Racing Rarities and a Black Shadow Some OF Sale Highlights

Racing Rarities and a Black Shadow Some OF Sale Highlights

Vincent Black Shadow Series CAmerican journalist, author and motorcycle enthusiast Hunter S. Thompson once described the Vincent Black Shadow motorcycle as being so fast that “…it’s pure hell on the straightaway, it’ll outrun the F-111 until take-off.”

1969 Linto 500cc Grand Prix racerThe description is apt, as on 15 April, H&H Classics will offer for sale a 1952 Vincent Black Shadow Series C at its popular Imperial War Museum, Duxford venue – also the home of The American Air Museum.

Famously, the Black Shadow was an even quicker version of the Vincent Rapide, then the ‘world’s fastest production motorcycle’. The 150mph speedometer hinted at prodigious performance from the Black Shadow’s 1000cc, blueprinted vee-twin: in 1950 the hand built, all-black machine was capable of an easy 125mph. H&H’s 1952 example has ‘matching numbers’ and is in highly original condition – bar 19in alloy rims – just requiring recommissioning to put it back on the road… or runway. It’s estimated at £ 55,000-60,000.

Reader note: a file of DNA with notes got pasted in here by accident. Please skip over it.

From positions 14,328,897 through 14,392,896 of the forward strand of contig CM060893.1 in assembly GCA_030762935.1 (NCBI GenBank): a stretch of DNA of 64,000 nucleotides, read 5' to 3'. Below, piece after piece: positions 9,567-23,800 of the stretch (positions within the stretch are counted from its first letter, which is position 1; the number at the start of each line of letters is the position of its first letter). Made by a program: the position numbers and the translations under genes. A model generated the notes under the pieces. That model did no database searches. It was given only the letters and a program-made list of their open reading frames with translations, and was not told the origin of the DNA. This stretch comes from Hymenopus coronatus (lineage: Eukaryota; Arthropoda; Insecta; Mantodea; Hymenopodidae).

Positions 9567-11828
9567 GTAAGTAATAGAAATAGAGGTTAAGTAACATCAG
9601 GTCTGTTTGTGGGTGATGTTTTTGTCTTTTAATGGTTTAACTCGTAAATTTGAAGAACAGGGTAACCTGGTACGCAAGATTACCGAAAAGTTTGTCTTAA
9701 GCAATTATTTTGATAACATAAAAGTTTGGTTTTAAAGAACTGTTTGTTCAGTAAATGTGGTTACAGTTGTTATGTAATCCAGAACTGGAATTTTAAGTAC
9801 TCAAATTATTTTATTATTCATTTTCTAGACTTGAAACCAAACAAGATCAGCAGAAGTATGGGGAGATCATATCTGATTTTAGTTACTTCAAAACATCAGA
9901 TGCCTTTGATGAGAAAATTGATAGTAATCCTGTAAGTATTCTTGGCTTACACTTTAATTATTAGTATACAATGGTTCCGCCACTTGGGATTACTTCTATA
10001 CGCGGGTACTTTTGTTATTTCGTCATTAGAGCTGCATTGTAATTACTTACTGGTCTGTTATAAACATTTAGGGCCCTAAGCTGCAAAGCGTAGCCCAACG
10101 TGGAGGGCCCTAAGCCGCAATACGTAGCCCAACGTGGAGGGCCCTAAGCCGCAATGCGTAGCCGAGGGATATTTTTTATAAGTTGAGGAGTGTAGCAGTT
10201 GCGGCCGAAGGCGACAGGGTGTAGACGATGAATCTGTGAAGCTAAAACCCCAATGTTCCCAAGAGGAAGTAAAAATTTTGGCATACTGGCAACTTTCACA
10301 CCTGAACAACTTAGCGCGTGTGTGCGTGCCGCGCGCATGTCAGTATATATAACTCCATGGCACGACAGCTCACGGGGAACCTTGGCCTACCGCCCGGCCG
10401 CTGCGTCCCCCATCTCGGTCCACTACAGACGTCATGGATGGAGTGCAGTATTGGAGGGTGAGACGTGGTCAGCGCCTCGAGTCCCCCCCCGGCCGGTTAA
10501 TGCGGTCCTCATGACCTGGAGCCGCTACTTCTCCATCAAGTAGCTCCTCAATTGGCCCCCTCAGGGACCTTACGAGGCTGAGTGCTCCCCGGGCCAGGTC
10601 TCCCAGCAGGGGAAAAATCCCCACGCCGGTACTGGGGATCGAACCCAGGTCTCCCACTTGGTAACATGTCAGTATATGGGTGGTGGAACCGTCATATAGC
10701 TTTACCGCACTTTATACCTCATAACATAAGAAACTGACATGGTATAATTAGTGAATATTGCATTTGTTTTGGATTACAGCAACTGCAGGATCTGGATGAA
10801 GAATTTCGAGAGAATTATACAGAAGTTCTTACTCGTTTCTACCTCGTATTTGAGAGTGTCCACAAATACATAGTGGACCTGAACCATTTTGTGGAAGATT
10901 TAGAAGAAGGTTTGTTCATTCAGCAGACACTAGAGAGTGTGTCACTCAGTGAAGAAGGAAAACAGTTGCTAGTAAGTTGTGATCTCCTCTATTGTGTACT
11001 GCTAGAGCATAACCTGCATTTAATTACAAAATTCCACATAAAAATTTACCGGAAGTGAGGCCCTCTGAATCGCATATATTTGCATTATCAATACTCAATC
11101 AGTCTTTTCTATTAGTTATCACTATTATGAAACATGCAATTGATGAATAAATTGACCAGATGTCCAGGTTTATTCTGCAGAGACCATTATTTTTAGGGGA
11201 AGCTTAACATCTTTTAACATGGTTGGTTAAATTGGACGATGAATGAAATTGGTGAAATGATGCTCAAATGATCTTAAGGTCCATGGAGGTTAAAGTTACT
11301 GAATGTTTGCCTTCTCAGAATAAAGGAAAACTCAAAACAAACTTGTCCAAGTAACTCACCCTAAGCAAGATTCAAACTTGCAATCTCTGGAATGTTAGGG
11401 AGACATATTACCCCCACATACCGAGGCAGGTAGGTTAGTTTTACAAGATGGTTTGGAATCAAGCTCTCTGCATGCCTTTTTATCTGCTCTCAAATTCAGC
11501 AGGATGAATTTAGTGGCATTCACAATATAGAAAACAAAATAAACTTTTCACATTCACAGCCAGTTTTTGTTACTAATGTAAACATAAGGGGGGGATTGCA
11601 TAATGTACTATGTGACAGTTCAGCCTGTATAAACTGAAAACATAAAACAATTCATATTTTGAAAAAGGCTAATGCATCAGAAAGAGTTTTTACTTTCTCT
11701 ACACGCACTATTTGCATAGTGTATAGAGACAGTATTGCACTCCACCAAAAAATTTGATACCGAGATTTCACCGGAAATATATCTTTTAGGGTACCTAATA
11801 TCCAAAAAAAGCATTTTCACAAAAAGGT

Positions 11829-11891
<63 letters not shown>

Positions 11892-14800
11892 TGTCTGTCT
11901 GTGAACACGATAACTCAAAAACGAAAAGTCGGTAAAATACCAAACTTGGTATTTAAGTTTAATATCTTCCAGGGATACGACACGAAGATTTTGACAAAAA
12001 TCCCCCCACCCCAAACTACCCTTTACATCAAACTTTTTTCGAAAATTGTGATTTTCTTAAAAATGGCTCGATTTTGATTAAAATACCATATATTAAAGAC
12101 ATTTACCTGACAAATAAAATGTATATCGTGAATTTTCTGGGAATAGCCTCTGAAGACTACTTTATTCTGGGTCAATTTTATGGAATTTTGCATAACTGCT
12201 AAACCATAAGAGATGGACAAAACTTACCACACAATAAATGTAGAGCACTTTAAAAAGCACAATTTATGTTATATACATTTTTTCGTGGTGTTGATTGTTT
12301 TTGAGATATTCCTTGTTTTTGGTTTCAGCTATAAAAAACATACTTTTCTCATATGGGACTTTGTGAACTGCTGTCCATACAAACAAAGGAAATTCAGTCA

The legendary British ’bike is just one of a stellar 99-lot motorcycle catalogue that will be offered alongside 90 classic cars on 15 April. Other significant entries include a 1933 Velocette KTT MK4 (£13,000-15,000, a verified ex-works machine), a 1962 Norton Manx 30M (£28,000-33,000, with factory frame) and the 1969 Linto 500cc Grand Prix racer.

The name ‘Linto’ was a contraction of designer Lino Tonti’s names. Tonti is best known for the design of the Moto Guzzi V7 Sport. After a promising debut for his GP machine in 1968, Tonti decided to build a run of 15 for 1969, all bearing a potent 64bhp ‘twin’ of his own design. Discovered in Argentina in totally original condition, and coming out of a Japanese museum, the ’bike offered by H&H is one of the 15 and offers collectors a unique opportunity to acquire a rare piece of racing machinery from one of the golden eras of Grand Prix racing. Estimate: £90,000-110,000.

And for those looking for more up-to-date two-wheeled Grand Prix technology, there’s Darren Dixon’s 1988 British Championship-winning 1988 Suzuki RG500 MK14 estimated at £30,000-35,000, while lovers of nostalgia will appreciate H&H’s ‘teenager special’ 1977 Yamaha FS1-E, the immortal ‘fizzie’, modestly estimated at £2,500-3,500.